Digital frontiers have a dividing line for information resources

Digital frontiers have a dividing line for information resources

DIGITAL FRONTIERS ARE INVISIBLE TO THE NON-TECH SAVVY BUT THEY IMPACT ON OUR ABILITIES TO CREATE, ACCESS AND POST INFORMATION. 

A digital frontier is the new dividing line between being able to access the information we need or want, and not being able to do so. The digital revolution means that we are constantly updating our information knowledge and data to inform and to stay informed.

The digital divide can be disabling. It is like being able to access a computer but not being able to access the information available on the computer. This happens because we do not have the codes, login or passwords to open the door to the information. The codes, login and passwords are the keys to the door of the digital frontier. Without them, we are not able to access what is on the other side of the digital divide.

Some people want or need to be able to download sound recordings as well as text-based information to assist with their online searches or research. But sometimes the Information Communication Technology (ICT) which is used or accessed does not have the necessary resources to enable access to the information or sound recordings.

The creator of the content (text or sound recordings) has made their best efforts to create and produce the information or sound recordings and uploaded these new products online. However, the constantly changing/updating ICT makes it difficult for the end user to access the information or sound recording products which were made for them in mind.

While the information or sound recordings are now available online, the end user does not have the digital technology (ICT) available to access these products. It could be argued that their geographic location and State-based technological infrastructure hampers their abilities to access data and information easily available in other geographic locations. As a result, the digital divide, as part of the digital frontier, blocks their best efforts to inform and to stay informed.

Almost two months ago, in an effort to create awareness and understanding of this situation, I submitted an abstract for a professional conference held in Canberra in November 2019.

The recipients of the information where interviewers, sound recordists and digital technologists who belong to a tribe known as the Australasian Sound Recordings Association (ASRA).  Here is the abstract for the 2019 ASRA conference paper which I submitted:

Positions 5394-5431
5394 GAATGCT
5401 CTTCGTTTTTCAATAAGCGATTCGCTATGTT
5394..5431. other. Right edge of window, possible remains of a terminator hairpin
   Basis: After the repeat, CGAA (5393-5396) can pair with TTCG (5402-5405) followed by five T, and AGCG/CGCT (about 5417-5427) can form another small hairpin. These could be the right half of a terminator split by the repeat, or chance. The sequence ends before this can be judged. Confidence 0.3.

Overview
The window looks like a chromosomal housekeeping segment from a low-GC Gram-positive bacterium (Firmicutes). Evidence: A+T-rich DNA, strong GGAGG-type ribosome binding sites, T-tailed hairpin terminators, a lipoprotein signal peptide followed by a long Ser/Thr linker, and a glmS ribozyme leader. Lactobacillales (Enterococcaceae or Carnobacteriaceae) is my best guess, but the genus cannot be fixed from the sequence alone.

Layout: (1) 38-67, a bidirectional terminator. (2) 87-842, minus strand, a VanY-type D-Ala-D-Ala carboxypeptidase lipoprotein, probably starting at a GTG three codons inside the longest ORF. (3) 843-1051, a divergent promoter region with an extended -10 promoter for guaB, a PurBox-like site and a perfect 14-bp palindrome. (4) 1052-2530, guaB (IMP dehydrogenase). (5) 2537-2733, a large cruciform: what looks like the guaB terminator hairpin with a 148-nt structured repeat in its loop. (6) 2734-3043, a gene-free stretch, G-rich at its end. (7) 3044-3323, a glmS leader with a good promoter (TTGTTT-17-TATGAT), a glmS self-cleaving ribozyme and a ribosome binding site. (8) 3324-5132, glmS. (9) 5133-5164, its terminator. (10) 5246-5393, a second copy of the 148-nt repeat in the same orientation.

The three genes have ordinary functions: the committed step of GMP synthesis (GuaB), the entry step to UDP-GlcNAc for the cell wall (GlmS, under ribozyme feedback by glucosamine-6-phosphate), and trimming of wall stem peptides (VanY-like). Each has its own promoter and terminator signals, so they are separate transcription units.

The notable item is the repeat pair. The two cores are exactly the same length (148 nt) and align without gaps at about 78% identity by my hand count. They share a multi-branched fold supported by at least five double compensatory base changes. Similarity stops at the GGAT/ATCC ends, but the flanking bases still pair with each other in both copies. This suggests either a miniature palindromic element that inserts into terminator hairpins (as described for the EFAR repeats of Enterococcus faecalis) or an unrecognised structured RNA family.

ASRA 2019 Annual Conference Sounds & Silences
11-12 November 2019 at the Australian National University, Canberra, ACT.
Abstract – Dr Fiona Rothchilds (aka Fiona Rothchilds, PhD).
Date of abstract submission: 04 October 2019.
University Affiliation: University House, Australian National University. Canberra. ACT.
Membership: 2019-20 Financial Member of ASRA.
Title of paper: Diggers and Dealers are casualties of the Digital Frontier

“The Australian mining resources sector houses a personnel set unique to the applied science discipline. Miners, scientists, business managers, company directors, and financial dealers have business perspectives on the mining boom in Australia yet to be heard. Some personnel have specific views on the heritage of Australian business interests to share with historians, economists and financiers of the future.

“Additionally, Canberra-based public policy experts have stories to share about mining frontiers within Australia’s land and sea boundaries. These include federal Government initiatives to develop science and technology innovations for global application. In particular, they mention policies for geological mapping, surveying and scientific discoveries undertaken in Australia’s national interest

“Yet, these oral histories are casualties of the digital divide. Some are now digital recordings and partial transcriptions available online at the National Library of Australia. However, there is a need for persistence to ensure these oral histories are captured, shared and become accessible to all Australians.

“While residents of the Australian east coast might access fast Internet connections, and easily downloadable oral history recordings with accompanying text, many Australians on the west coast and within remote communities miss out. Their lack of access to high speed Internet connections is real. The lack of socio-political interest in recording accessible stories on Australian diggers and dealers means many communities go without this information. Remote communities are the poorer for lack of accessibility to oral histories available in a digital format. Unwittingly, due to geography and technology, they too become casualties of the digital frontier.”

Other information on ASRA and its activities is available via these links:

  1. ASRA – Australasian Sound Recordings Association http://www.asra.asn.au/ASRA is an association for those interested in recorded sound. The Association is made up of private record collectors, professional sound archivists, radio …
  2. Australasian Sound Recordings Association … – ASRA http://www.asra.asn.au/asra_conferences.htmASRA Conferences. ASRA holds an annual conference at which papers are  …
  3. Australasian Sound Recordings Association – ASRA – Home … https://www.facebook.com/soundarchives/Australasian Sound Recordings Association – ASRA. 240 likes. Australasian Sound Recordings Association (ASRA)

Text copyright: Fiona Rothchilds 2019.
Photographic copyright: Fiona Rothchilds 2019.

Uploaded: 01 December 2019 (with approved leave taken in November 2019).

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